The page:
CAIRO (AP) — Egyptian officials have detained a journalist at a major newspaper on terrorism charges, his lawyer said, a move sharply condemned on Thursday by a global press advocacy group.
Security officers burst into the home of Haisam Hasan Mahgoub in the capital of Cairo earlier this week, confiscating his phone and arresting him, lawyer Karim Abdelrady said.
Mahgoub, a regular correspondent at the independent the Egyptian daily Al Masry Al Youm, was questioned by prosecutors on Wednesday and detained on charges of joining and financing a “terrorist group” as well as spreading “fake news” that threatens national security, Abdelrady said.
The prosecutors did not specify what constituted “fake news”. Egyptian officials have increasingly deployed the vague accusation to silence and jail critics in the government’s sweeping and often indiscriminate crackdown on dissent.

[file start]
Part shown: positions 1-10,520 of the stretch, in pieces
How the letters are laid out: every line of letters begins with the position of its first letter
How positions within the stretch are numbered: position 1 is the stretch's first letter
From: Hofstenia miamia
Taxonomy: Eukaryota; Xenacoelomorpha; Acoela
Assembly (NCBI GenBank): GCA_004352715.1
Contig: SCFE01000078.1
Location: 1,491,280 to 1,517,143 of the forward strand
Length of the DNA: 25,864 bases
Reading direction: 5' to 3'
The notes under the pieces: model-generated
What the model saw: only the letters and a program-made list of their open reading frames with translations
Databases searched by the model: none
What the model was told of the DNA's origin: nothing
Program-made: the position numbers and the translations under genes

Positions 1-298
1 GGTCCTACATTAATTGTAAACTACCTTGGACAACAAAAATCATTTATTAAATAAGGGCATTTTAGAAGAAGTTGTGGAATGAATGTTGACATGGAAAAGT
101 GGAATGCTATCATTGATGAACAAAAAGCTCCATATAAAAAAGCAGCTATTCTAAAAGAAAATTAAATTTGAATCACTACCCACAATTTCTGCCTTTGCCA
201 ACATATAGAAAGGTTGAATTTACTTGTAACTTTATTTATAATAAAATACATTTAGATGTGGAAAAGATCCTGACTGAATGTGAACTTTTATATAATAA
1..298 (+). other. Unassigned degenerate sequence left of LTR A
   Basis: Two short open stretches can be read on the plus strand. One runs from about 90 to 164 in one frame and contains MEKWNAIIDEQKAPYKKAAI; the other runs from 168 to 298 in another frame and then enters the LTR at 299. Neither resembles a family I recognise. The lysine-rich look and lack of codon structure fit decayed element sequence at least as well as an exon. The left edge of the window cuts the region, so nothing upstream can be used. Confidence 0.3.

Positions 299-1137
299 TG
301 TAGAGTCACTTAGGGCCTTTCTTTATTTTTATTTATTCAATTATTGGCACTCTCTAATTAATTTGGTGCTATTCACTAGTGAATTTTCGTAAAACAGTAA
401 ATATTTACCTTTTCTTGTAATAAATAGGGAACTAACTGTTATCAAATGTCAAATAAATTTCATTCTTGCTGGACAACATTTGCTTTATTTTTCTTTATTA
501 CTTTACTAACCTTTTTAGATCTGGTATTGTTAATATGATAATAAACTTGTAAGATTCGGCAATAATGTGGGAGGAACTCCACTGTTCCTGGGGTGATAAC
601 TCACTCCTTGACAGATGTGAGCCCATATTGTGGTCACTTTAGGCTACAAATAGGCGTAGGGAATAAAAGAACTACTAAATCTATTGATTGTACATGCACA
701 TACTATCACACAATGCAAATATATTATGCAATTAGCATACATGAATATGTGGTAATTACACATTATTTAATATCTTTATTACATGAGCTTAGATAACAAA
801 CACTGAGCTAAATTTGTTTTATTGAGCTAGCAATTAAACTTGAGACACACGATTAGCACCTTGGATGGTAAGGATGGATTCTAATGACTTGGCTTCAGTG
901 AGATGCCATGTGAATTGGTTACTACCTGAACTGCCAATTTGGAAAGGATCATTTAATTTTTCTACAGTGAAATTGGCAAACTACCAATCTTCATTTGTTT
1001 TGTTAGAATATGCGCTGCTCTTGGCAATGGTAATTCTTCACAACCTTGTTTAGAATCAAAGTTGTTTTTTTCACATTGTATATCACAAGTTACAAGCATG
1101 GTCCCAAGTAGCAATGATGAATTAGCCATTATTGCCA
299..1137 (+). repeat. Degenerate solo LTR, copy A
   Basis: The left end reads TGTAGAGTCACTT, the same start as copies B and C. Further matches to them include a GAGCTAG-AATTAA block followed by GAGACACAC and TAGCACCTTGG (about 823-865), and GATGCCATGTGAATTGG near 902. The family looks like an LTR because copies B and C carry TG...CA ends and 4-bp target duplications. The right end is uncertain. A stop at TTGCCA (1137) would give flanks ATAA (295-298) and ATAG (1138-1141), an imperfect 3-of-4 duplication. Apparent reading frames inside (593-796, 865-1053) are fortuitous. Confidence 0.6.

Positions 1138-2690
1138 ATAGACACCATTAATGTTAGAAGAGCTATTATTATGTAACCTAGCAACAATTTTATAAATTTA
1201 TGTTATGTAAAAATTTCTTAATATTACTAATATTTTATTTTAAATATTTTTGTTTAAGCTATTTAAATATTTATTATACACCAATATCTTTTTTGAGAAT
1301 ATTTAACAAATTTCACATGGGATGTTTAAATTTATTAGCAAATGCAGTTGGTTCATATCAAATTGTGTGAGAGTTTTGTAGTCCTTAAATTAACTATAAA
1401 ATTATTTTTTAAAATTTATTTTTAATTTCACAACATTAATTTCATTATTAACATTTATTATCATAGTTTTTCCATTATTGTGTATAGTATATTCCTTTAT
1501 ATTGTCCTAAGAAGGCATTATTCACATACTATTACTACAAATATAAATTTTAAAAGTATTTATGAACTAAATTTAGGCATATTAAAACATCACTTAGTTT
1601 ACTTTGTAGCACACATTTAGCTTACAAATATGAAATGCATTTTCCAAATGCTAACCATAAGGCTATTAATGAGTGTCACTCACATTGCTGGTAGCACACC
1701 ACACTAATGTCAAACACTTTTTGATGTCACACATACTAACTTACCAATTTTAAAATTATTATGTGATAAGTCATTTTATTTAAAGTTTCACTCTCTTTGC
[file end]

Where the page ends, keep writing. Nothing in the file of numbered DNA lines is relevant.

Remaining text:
Another journalist, freelance photographer Moataz Abdel Wahab, faces charges in the same case, Abdelrady added.
The Committee to Protect Journalists, a New York-based watchdog, linked Mahgoub’s arrest to a clampdown that has accelerated in the shadow of the coronavirus pandemic, noting that Mahgoub had recently covered human interest stories about the health crisis.
“While some governments worldwide pardon prisoners during the time of COVID-19, Egypt is determined to keep its prisons full of journalists instead of letting them cover the pandemic and other news events freely,” said the group’s Middle East and North Africa Coordinator Sherif Mansour.
Egypt’s Interior Ministry did not immediately respond to requests for comment.
Since coming to power in 2013, President Abdel Fattah el-Sissi has sought to quash opposition, branding his critics as terrorists and forcing news outlets to hew the official line or disappear.
The government is using the COVID-19 emergency to further tighten its grip, rights groups say. In March, Egypt expelled a correspondent for the British newspaper The Guardian over an article that indicated the coronavirus infection rate might be higher than officially reported.